Of all of those games, Call of Duty is the one place generating the strongest feedback. It's the multiplayer game of choice, it's the multiplayer game I've played too many times for too many hours, and it's the game I've spent too much time with by the side of friends' or attempting to strike it out on my own.
Putting all of this aside, I still can't think back to many times when the phrase was uttered by someone. It's not the type of slang stored in my own vocabulary that I'd be ready to sling. As far as I can tell, every person in every game is capable of shooting a gun. Unless someone was noticeably inactive for some reason or another, making them an easy target for me, I still don't make an issue out of it. What were they doing? *shrug* Who cares? I'm just there to play the game and try to have fun, rather than gloat about my skills or lack of others'.
While I can't say much from personal experience, I am concerned when such a word gains derogatory backing behind it. It may not always be the case, but there are times when gamers online do have a serious mouth on them. Even in message boards (or other populated Internet placings), it's hard to escape the n00b bombings. Even if such a word isn't generally offensive, it definitely has the power to be. That's what gets to me to me in the end... the cycle. Many gamers seem to act with a one-track mind: be the best, lay down the hurt. Instead of encouragement, some people will disassemble players with a foul tongue. Owning others rather than renting them a warm room to play in for the night... can't we all just get along?
12-12-2010 05:49 PM
Well, I admit that I used to use it years ago in pc mmos. But it really depends on the context in which the word is used. Noob, as in newb, or newbie, which means new player, isn't an inherently bad term. I've even used the term to describe myself in a game I'm new to, or lack experience with. It is a word that can be used in an insulting context though, and that's where I draw the line. In general, I haven't used the term much for a long time, except during our fun MVP Game Nights, and in those cases I did use it to describe myself, since I don't become a skilled player overnight. It happened gradually in RE5, and I'm slowly getting better in Uncharted 2, but I still have a ways to go. But, I participate in these Game Nights to have fun. Wins and losses are irrelevant to me, and when I first start playing a game online, I'll have more losses than wins, or if I'm part of a team, any wins will likely come about because my team did all the work. But as I improve, I pull more weight, and if I'm on my own, I can shatter my own records.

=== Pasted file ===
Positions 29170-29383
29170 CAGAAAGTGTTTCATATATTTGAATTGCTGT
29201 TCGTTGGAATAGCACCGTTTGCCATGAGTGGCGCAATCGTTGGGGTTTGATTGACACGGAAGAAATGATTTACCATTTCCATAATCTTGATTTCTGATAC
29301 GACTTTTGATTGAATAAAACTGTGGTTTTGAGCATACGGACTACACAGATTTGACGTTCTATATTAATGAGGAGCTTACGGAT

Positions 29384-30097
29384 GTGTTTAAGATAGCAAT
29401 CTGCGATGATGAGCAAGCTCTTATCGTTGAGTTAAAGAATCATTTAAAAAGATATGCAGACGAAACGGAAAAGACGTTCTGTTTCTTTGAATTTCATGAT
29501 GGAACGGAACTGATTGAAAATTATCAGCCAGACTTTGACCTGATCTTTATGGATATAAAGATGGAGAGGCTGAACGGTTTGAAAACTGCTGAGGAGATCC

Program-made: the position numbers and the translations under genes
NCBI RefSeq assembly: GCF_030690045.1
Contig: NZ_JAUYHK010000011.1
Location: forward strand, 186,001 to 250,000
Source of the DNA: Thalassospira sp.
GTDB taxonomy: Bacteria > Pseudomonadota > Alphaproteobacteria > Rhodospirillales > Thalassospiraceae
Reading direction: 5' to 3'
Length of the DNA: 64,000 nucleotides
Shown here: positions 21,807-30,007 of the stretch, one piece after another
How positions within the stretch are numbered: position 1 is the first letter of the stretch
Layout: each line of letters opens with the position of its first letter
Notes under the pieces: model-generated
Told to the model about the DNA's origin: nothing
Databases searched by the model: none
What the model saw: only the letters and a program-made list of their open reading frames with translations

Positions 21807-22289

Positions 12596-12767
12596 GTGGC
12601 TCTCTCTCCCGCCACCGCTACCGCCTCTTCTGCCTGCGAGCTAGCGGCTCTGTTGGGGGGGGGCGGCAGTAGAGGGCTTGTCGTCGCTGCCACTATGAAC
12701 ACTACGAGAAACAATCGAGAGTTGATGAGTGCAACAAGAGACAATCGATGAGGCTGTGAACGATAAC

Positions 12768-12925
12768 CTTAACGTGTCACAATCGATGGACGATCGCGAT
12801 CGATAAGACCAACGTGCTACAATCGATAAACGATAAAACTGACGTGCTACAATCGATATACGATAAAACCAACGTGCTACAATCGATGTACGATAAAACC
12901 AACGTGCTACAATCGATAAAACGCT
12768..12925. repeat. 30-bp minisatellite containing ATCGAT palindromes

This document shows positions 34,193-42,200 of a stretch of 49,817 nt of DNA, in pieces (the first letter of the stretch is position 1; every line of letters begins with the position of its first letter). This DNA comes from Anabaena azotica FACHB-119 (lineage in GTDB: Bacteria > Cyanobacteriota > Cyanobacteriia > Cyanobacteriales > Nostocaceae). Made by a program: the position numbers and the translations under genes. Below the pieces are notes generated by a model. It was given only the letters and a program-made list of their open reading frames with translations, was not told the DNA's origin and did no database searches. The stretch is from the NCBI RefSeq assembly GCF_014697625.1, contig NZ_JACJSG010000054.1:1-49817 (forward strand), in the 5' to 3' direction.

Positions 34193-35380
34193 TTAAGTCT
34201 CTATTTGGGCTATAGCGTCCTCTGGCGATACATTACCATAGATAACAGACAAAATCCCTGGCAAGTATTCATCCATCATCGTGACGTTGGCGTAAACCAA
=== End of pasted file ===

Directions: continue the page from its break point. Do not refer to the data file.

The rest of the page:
Then again, I tend to stick to single player games for the most part, unless I'm playing with friends, so I'm rarely in a situation where the term noob is tossed around freely. As it stands, I don't hear the term very often anymore, and I don't have reason to use it myself, so take what I have to say with a grain of salt. Though I think noob takes on the same meanings and contexts as when it was first popularized, and that's what comes to mind in the rare instances when I use the term.